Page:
Culture » Literature

Christine Flores finds expression and audience through zines

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Christine Flores made her first foray into zine publication just last summer. Her impetus? An invitation from Han Sayles (a friend of friends and, at the time, manager of now-closed Mountain Fold Books) to participate in the bookshop’s 2016 Colorado Springs Comic and Zine Fest.

“I hadn’t really shared my work publicly,” says Flores, though she’s been drawing since childhood. “I thought it would be fun to participate — and also saw it as an opportunity to establish myself as an artist in the community.”

Flores knew little about zines at the time. But, after researching the process, she knew it was a project she wanted to try. She designed and printed her first zines at a local copy store, and her works were met with enthusiasm by Zine Fest attendees.

“It’s an art form that’s more accessible,” says Flores, who also participated in this year’s Zine Fest at Ladyfingers Letterpress. “It’s relatively inexpensive compared to other art forms like wash or oil painting... With zines, it can be as easy as finding scrap paper in the recycling bin, doodling on the back and making photocopies at the library.”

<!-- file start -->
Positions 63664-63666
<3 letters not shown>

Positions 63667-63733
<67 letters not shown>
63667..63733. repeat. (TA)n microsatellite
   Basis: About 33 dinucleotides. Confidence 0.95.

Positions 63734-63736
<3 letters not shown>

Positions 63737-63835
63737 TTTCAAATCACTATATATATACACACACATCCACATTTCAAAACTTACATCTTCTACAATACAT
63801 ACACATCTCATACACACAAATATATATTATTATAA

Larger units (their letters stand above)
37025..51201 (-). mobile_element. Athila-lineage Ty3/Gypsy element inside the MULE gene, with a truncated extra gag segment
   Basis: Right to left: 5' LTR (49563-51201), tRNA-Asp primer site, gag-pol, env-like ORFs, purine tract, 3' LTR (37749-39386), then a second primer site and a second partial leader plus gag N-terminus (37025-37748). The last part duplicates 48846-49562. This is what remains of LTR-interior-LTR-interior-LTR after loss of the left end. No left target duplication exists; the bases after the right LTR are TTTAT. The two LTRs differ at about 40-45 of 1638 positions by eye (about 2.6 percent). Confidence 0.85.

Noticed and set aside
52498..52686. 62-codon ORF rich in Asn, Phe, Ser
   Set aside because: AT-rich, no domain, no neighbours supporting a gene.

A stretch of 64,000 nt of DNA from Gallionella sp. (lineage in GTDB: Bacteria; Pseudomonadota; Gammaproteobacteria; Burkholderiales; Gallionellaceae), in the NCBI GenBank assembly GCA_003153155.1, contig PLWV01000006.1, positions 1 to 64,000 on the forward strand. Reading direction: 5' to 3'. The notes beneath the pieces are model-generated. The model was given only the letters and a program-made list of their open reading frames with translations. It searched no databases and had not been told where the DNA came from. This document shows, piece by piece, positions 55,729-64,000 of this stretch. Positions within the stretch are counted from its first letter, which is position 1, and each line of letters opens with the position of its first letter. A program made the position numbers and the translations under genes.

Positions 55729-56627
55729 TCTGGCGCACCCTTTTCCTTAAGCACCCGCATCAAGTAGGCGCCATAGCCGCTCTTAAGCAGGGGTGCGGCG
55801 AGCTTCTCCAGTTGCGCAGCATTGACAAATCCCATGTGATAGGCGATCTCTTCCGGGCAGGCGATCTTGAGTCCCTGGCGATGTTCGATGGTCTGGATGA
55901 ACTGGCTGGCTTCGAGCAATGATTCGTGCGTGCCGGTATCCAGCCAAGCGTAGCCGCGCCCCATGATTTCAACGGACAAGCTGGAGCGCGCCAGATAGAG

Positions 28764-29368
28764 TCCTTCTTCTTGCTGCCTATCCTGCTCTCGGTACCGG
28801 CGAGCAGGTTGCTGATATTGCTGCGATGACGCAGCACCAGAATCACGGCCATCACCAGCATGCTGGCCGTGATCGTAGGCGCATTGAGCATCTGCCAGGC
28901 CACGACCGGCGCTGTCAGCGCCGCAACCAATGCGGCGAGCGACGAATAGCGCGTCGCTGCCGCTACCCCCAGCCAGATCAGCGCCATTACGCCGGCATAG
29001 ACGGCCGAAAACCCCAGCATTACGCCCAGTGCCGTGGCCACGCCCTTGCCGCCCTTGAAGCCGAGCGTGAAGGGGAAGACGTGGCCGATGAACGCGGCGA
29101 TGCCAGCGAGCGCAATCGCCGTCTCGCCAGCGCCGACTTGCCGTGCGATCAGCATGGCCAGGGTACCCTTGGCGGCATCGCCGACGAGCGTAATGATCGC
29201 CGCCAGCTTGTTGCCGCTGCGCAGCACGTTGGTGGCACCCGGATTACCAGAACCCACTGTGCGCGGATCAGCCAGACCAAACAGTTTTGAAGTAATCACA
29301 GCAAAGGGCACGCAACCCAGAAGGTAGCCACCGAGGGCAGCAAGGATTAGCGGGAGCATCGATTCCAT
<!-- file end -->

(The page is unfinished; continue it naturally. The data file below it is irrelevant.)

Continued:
Flores uses a combination of illustration and prose in her work, creating pieces related to her experiences and feelings. Although she describes many of her zines as emotionally fraught post-love pieces, her favorite zine, titled Doodles and Noodles is far happier fare. It features things that Flores says make her smile, like dogs, vegetables she’s collected and other such imagery.

“I’ve made a lot of my work from a place of heartbreak, and I like that work,” she says, “but it’s definitely nice to make things that are fun and light.”

Flores currently has ink pen and marker illustrations as well as zines on display at Ladyfingers Letterpress, in a show titled Space: Works on Paper.

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